A most remarkable and widespread display of God’s reviving power was that which broke out at Rochester, New York, in 1830, under the labors of Charles G. Finney. It not only spread throughout the State but ultimately to Great Britain as well. Mr. Finney himself attributed the power of this work to the spirit of prayer that prevailed. He describes it in his autobiography in the following words:
“When I was on my way to Rochester, as we passed through a village, some thirty miles east of Rochester, a brother minister whom I knew, seeing me on the canal-boat, jumped aboard to have a little conversation with me, intending to ride but a little way and return. He, however, became interested in conversation, and upon finding where I was going, he made up his mind to keep on and go with me to Rochester. We had been there but a few days when this minister became so convinced that he could not help weeping aloud at one time as we passed along the street. The Lord gave him a powerful spirit of prayer, and his heart was broken. As he and I prayed together, I was struck with his faith in regard to what the Lord was going to do there. I recollect he would say, ‘Lord, I do not know how it is; but I seem to know that Thou art going to do a great work in this city.’ The spirit of prayer was poured out powerfully, so much so that some persons stayed away from the public services to pray, being unable to restrain their feelings under preaching.
“And here I must introduce the name of a man, whom I shall have occasion to mention frequently, Mr. Abel Clary. He was the son of a very excellent man, and an elder of the church where I was converted. He was converted in the same revival in which I was. He had been licensed to preach; but his spirit of prayer was such, he was so burdened with the souls of men, that he was not able to preach much, his whole time and strength being given to prayer. The burden of his soul would frequently be so great that he was unable to stand, and he would writhe and groan in agony. I was well acquainted with him, and knew something of the wonderful spirit of prayer that was upon him. He was a very silent man, as almost all are who have that powerful spirit of prayer.
“The first I knew of his being in Rochester, a gentleman who lived about a mile west of the city, called on me one day and asked me if I knew a Mr. Abel Clary, a minister. I told him that I knew him well. ‘Well,’ he said, ‘he is at my house, and has been there for some time, and I don’t know what to think of him.’ I said, ‘I have not seen him at any of our meetings.’ ‘No,’ he replied, ‘he cannot go to meeting, he says. He prays nearly all the time, day and night, and in such agony of mind that I do not know what to make of it. Sometimes he cannot even stand on his knees, but will lie prostrate on the floor, and groan and pray in a manner that quite astonishes me.’ I said to the brother, ‘I understand it: please keep still. It will all come out right; he will surely prevail.’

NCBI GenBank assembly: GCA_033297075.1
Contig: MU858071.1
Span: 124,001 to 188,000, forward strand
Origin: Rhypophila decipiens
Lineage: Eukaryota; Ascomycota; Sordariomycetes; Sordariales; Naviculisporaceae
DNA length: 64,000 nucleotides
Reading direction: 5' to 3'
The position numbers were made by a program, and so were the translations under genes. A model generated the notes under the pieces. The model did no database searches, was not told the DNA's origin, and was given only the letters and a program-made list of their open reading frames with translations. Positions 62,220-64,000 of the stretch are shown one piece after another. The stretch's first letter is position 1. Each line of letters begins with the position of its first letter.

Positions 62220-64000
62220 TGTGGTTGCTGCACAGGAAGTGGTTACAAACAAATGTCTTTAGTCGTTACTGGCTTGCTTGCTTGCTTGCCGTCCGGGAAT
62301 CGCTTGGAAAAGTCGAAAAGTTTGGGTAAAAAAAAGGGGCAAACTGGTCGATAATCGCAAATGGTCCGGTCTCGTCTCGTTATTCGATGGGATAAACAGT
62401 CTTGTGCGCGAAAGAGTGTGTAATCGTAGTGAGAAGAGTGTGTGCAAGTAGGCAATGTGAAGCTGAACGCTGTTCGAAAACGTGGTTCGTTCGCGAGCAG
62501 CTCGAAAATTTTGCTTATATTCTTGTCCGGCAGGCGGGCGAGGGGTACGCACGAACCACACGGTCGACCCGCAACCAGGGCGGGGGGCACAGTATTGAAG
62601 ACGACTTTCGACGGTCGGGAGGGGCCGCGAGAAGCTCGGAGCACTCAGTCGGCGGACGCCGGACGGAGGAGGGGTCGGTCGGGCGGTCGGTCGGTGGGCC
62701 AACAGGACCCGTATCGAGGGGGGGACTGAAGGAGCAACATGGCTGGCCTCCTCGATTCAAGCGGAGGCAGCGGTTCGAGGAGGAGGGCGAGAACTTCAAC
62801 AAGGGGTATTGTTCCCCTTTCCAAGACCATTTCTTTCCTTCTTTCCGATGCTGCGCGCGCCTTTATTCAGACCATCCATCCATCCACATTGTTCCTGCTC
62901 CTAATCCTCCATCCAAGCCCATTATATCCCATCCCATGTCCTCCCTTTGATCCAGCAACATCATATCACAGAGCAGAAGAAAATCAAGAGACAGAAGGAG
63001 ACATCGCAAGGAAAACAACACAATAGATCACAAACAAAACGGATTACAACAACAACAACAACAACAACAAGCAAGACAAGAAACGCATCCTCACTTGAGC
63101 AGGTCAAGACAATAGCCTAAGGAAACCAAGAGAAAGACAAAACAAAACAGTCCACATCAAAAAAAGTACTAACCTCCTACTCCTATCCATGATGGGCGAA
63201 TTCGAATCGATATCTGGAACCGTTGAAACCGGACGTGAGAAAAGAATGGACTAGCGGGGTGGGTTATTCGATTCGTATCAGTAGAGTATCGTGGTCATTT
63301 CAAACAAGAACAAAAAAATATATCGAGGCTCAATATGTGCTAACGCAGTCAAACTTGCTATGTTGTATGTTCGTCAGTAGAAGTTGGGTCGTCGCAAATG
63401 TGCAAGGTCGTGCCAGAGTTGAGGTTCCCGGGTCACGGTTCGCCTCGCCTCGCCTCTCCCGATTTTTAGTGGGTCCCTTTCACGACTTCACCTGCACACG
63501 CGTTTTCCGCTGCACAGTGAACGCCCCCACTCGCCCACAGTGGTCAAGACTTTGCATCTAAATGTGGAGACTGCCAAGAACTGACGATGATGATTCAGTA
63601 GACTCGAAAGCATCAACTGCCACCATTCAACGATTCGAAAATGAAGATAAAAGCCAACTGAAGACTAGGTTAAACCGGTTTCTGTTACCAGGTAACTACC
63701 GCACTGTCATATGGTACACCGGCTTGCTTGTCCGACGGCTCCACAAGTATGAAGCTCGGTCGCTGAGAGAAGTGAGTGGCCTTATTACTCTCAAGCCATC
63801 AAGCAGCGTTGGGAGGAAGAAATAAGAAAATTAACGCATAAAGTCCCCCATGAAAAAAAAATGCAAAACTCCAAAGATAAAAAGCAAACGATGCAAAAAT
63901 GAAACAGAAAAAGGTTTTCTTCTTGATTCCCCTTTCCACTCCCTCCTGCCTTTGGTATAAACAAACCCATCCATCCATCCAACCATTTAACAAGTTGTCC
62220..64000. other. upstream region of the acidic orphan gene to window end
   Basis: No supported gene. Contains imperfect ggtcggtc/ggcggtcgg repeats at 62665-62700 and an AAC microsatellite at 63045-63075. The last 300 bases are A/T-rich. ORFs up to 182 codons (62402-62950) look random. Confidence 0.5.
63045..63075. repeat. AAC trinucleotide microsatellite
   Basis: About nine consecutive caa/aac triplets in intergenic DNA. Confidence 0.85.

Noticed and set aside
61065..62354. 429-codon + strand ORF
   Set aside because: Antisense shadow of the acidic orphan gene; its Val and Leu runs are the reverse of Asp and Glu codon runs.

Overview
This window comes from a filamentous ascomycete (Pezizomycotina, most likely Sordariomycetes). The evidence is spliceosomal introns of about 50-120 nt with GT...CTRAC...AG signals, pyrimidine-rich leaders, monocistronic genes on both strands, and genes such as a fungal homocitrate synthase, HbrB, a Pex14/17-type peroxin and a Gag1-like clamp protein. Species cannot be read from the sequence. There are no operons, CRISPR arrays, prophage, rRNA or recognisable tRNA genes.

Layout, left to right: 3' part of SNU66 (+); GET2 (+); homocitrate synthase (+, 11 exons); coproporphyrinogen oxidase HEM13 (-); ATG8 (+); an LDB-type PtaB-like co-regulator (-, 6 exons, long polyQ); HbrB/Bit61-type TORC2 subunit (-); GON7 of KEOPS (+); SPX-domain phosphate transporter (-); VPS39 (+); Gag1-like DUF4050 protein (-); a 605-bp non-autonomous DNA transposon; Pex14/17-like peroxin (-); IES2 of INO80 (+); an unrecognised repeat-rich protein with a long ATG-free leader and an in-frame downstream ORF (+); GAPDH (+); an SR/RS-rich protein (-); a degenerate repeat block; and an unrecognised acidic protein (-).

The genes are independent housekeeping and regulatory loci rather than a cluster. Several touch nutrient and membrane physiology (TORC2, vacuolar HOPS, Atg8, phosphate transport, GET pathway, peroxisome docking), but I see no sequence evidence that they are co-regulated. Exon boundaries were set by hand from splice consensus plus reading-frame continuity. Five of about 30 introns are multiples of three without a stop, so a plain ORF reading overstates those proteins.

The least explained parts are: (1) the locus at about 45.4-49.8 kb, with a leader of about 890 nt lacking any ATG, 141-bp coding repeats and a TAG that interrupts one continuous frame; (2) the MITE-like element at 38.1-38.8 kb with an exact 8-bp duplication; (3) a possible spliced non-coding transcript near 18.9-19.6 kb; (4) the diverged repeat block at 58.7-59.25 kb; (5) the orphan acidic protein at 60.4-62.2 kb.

“I knew at the time a considerable number of men who were exercised in the same way. A Deacon P—, of Camden, Oneida county; a Deacon T—, of Rodman, Jefferson county; a Deacon B—, of Adams, in the same county; this Mr. Clary and many others among the men, and a large number of women partook of the same spirit, and spent a great part of their time in prayer. Father Nash, as we called him, who in several of my fields of labor came to me and aided me, was another of those men that had such a powerful spirit of prevailing prayer. This Mr. Clary continued in Rochester as long as I did, and did not leave it until after I had left. He never, that I could learn, appeared in public, but gave himself wholly to prayer.
“I think it was the second Sabbath that I was at Auburn at this time, I observed in the congregation the solemn face of Mr. Clary. He looked as if he was borne down with an agony of prayer. Being well acquainted with him, and knowing the great gift of God that was upon him, the spirit of prayer, I was very glad to see him there. He sat in the pew with his brother, the doctor, who was also a professor of religion, but who had nothing by experience, I should think, of his brother Abel’s great power with God.
“At intermission, as soon as I came down from the pulpit, Mr. Clary, with his brother, met me at the pulpit stairs, and the doctor invited me to go home with him and spend the intermission and get some refreshments. I did so.
“After arriving at his house we were soon summoned to the dinner table. We gathered about the table, and Dr. Clary turned to his brother and said, ‘Brother Abel, will you ask the blessing?’ Brother Abel bowed his head and began, audibly, to ask a blessing. He had uttered but a sentence or two when he broke instantly down, moved suddenly back from the table, and fled to his chamber. The doctor supposed he had been taken suddenly ill, and rose up and followed him. In a few moments he came down and said, ‘Mr. Finney, brother Abel wants to see you.’ Said I, ‘What ails him?’ Said he, ‘I do not know but he says, you know. He appears in great distress, but I think it is the state of his mind.’ I understood it in a moment, and went to his room. He lay groaning upon the bed, the Spirit making intercession for him, and in him, with groanings that could not be uttered. I had barely entered the room, when he made out to say, ‘Pray, brother Finney.’ I knelt down and helped him in prayer, by leading his soul out for the conversion of sinners. I continued to pray until his distress passed away, and then I returned to the dinner table.
“I understood that this was the voice of God. I saw the spirit of prayer was upon him, and I felt his influence upon myself, and took it for granted that the work would move on powerfully. It did so. The pastor told me afterward that he found that in the six weeks that I was there, five hundred souls had been converted.”